Securities Fraud

AAA

DEFINITION of 'Securities Fraud'

A type of serious white-collar crime in which a person or company, such as a stockbroker, brokerage firm, corporation or investment bank, misrepresents information that investors use to make decisions. Securities Fraud can also be committed by independent individuals (such as by engaging in insider trading). The types of misrepresentation involved in this crime include providing false information, withholding key information, offering bad advice, and offering or acting on inside information.

INVESTOPEDIA EXPLAINS 'Securities Fraud'

Allegations of securities fraud are investigated by the Securities and Exchange Commission (SEC) and National Association of Securities Dealers (NASD). The crime can carry both criminal and civil penalties, resulting in imprisonment and fines. Some common types of securities fraud include manipulating stock prices, lying on SEC filings, and committing accounting fraud. Some famous examples of securities fraud are the Enron, Tyco, Adelphia and WorldCom scandals.

RELATED TERMS
  1. Certified Fraud Examiner - CFE

    A professional certification available to fraud examiners. The ...
  2. High-Yield Investment Program - ...

    A fraudulent investment scheme that purports to deliver extraordinarily ...
  3. Stuffing

    The act of selling undesirable securities from the broker-dealer's ...
  4. Corporate Fraud

    Activities undertaken by an individual or company that are done ...
  5. Insider Trading

    The buying or selling of a security by someone who has access ...
  6. National Association Of Securities ...

    The NASD was a self-regulatory organization of the securities ...
RELATED FAQS
  1. What are the SEC regulations regarding stock splits?

    SEC Rule 10b-17 is the main regulation dealing with stock splits. Rule 10b-17 is an anti-fraud regulation of federal securities ... Read Full Answer >>
  2. Where can I find a company's annual report and its SEC filings?

    Thanks to the Internet, finding financial reports is easier than ever. Nowadays, every reputable company has an investor ... Read Full Answer >>
  3. What happens to the fines collected by the Securities and Exchange Commission?

    When the Securities and Exchange Commission (SEC) enforces a civil action against a corporation or an individual found guilty ... Read Full Answer >>
Related Articles
  1. Investing Basics

    SEC Filings: Forms You Need To Know

    The forms companies are required to file provide a clear view of their histories and progress.
  2. Investing Basics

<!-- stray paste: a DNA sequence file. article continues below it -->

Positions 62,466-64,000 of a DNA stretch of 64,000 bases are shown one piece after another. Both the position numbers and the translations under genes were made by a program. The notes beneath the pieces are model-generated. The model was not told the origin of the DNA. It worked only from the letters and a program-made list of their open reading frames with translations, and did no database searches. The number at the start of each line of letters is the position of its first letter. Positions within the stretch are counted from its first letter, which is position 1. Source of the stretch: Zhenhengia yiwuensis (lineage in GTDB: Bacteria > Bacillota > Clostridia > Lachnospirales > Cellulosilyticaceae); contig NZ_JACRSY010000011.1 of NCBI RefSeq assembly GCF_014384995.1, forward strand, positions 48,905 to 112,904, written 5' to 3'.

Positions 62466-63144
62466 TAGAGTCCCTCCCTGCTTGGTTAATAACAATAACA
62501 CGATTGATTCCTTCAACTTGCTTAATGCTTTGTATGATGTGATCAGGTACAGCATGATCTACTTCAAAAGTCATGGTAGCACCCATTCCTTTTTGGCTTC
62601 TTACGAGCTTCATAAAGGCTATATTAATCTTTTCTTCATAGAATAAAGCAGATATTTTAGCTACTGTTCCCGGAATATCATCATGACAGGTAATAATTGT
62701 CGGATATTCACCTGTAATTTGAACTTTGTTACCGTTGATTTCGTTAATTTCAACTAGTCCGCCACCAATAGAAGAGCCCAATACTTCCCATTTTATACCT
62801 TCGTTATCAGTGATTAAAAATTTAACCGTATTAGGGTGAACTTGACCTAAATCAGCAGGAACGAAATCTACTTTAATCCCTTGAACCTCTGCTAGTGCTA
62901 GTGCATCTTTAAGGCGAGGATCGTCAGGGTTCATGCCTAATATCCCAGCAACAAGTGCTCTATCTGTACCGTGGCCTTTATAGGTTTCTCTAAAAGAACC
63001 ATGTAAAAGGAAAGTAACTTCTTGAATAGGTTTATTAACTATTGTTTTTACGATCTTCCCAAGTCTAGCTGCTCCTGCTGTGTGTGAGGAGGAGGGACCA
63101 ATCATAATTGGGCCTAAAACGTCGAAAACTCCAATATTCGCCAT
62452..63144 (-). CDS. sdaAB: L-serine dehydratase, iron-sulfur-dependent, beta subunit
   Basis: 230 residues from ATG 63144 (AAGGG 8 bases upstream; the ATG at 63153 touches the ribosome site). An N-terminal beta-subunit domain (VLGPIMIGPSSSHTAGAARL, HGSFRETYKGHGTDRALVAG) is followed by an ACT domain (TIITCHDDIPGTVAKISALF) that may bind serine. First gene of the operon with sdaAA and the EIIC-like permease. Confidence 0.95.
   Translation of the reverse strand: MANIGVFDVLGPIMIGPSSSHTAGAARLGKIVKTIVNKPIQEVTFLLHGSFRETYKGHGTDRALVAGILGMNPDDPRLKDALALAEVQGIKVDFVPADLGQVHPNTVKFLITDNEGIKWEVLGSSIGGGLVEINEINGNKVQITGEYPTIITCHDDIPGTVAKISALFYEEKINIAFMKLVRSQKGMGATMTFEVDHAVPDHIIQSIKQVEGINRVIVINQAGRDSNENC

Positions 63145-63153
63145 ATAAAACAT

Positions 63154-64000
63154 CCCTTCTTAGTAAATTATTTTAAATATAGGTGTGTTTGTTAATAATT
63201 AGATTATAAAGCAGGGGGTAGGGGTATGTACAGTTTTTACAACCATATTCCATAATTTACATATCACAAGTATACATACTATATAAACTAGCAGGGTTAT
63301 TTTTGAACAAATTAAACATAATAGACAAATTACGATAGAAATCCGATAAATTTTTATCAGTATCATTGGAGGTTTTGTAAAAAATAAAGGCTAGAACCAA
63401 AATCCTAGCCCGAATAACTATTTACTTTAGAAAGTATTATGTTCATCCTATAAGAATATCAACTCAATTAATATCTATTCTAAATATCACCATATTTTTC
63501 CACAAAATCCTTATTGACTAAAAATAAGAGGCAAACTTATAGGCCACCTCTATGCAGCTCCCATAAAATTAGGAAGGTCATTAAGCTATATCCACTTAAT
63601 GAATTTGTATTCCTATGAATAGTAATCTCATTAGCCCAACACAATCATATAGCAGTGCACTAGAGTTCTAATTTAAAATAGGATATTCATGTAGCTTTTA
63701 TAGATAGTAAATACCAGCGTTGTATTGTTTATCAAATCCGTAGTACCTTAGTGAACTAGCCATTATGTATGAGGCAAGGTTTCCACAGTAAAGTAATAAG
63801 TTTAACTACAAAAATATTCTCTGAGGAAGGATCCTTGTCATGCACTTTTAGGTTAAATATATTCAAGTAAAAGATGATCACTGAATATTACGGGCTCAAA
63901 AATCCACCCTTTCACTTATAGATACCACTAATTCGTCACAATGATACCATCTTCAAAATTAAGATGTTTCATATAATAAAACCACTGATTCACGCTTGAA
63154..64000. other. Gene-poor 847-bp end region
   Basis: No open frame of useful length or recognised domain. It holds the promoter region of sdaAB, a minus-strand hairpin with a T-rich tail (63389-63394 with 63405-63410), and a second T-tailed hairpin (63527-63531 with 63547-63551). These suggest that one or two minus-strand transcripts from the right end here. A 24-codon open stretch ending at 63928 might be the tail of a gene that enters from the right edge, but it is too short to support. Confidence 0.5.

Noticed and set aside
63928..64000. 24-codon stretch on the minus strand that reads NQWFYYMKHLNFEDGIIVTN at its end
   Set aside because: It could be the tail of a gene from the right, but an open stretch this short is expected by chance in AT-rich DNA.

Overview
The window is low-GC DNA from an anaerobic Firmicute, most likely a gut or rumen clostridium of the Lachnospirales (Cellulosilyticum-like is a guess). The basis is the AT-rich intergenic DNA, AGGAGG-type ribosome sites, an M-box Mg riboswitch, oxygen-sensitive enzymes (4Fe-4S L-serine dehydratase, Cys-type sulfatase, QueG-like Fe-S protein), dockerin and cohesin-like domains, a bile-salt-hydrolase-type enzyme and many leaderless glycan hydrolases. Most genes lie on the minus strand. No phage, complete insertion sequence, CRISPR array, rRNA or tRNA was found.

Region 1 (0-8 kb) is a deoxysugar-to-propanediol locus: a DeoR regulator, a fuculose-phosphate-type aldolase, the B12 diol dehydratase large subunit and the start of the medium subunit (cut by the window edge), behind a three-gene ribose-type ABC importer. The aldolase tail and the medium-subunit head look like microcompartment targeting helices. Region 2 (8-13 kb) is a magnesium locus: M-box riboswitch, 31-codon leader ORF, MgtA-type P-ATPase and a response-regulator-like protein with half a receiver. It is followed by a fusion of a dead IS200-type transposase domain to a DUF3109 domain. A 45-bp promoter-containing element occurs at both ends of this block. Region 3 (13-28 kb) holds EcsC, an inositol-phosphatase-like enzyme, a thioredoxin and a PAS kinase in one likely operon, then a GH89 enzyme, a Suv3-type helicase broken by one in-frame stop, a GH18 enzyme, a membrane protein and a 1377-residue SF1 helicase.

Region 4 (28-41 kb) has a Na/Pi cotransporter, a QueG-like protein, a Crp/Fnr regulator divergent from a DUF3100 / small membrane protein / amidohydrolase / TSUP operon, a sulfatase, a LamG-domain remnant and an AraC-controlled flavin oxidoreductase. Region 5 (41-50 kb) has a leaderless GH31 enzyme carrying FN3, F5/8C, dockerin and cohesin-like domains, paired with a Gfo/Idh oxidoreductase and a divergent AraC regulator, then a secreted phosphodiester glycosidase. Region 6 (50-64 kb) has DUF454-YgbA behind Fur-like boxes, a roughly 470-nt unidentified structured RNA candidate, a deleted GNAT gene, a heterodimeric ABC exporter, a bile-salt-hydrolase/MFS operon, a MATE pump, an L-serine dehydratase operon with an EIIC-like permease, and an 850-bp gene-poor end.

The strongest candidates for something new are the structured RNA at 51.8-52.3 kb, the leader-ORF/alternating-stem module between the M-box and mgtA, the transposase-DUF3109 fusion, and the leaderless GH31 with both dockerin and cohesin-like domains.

The Pioneers Of Financial Fraud

    These fraudsters were the first to commit fraud, participate in insider trading and manipulate stocks.
  3. Investing Basics

    Policing The Securities Market: An Overview Of The SEC

    Find out how this regulatory body protects the rights of investors.
  4. Personal Finance

    Who's Looking Out For Investors?

    If your account has been mishandled, FINRA and the SEC are among several organizations that can help.
  5. Investing

    What's a Run Rate?

    Run rate is a term used to denote annualized earnings extrapolated from a shorter time frame. Management uses the run rate to estimate future revenues.
  6. Professionals

    Financial Accounting

    Financial accounting is the process of gathering, recording, summarizing and reporting financial data relating to a business. The ultimate goal is to accurately report the financial picture and ...
  7. Investing

    What are Direct Costs?

    Direct costs for finished goods refer to the items and services directly used in production. Other costs such as rent and insurance for the production site are indirect costs. These costs may ...
  8. Investing

    What is Contingent Liability?

    A contingent liability is an amount that might have to be paid in the future, but there are still unresolved matters that make it only a possibility. Lawsuits and the threat of lawsuits are the ...
  9. Investing

    What's Accrued Interest?

    Accrued interest has two meanings. In accounting, it is interest that has been earned, but the time for payment has not yet occurred.
  10. Investing

    What is Absorption Costing?

    Absorption costing is an accounting method primarily used in manufacturing. In absorption costing, the cost of a manufactured product includes the direct costs plus an apportioned share of the ...

You May Also Like

Hot Definitions
  1. Asset Class

    A group of securities that exhibit similar characteristics, behave similarly in the marketplace, and are subject to the same ...
  2. Fiat Money

    Currency that a government has declared to be legal tender, but is not backed by a physical commodity. The value of fiat ...
  3. Interest Rate Risk

    The risk that an investment's value will change due to a change in the absolute level of interest rates, in the spread between ...
  4. Income Effect

    In the context of economic theory, the income effect is the change in an individual's or economy's income and how that change ...
  5. Price-To-Sales Ratio - PSR

    A valuation ratio that compares a company’s stock price to its revenues. The price-to-sales ratio is an indicator of the ...
  6. Hurdle Rate

    The minimum rate of return on a project or investment required by a manager or investor. In order to compensate for risk, ...
Trading Center